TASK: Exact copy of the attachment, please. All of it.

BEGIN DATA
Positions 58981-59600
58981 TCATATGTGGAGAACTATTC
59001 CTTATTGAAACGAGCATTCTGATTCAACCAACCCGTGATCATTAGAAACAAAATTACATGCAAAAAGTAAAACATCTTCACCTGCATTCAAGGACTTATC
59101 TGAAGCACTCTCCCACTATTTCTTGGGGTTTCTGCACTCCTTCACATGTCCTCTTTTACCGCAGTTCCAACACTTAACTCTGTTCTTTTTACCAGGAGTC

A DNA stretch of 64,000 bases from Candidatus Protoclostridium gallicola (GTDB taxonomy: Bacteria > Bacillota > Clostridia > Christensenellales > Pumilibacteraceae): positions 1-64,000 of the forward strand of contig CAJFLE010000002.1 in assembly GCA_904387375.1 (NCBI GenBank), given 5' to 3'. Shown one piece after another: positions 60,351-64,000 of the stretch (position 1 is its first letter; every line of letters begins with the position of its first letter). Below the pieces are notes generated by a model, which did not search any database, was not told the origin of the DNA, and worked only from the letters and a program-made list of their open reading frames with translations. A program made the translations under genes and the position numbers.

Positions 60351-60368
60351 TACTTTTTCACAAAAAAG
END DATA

Positions 58981-59600
58981 TCATATGTGGAGAACTATTC
59001 CTTATTGAAACGAGCATTCTGATTCAACCAACCCGTGATCATTAGAAACAAAATTACATGCAAAAAGTAAAACATCTTCACCTGCATTCAAGGACTTATC
59101 TGAAGCACTCTCCCACTATTTCTTGGGGTTTCTGCACTCCTTCACATGTCCTCTTTTACCGCAGTTCCAACACTTAACTCTGTTCTTTTTACCAGGAGTC

A DNA stretch of 64,000 bases from Candidatus Protoclostridium gallicola (GTDB taxonomy: Bacteria > Bacillota > Clostridia > Christensenellales > Pumilibacteraceae): positions 1-64,000 of the forward strand of contig CAJFLE010000002.1 in assembly GCA_904387375.1 (NCBI GenBank), given 5' to 3'. Shown one piece after another: positions 60,351-64,000 of the stretch (position 1 is its first letter; every line of letters begins with the position of its first letter). Below the pieces are notes generated by a model, which did not search any database, was not told the origin of the DNA, and worked only from the letters and a program-made list of their open reading frames with translations. A program made the translations under genes and the position numbers.

Positions 60351-60368
60351 TACTTTTTCACAAAAAAG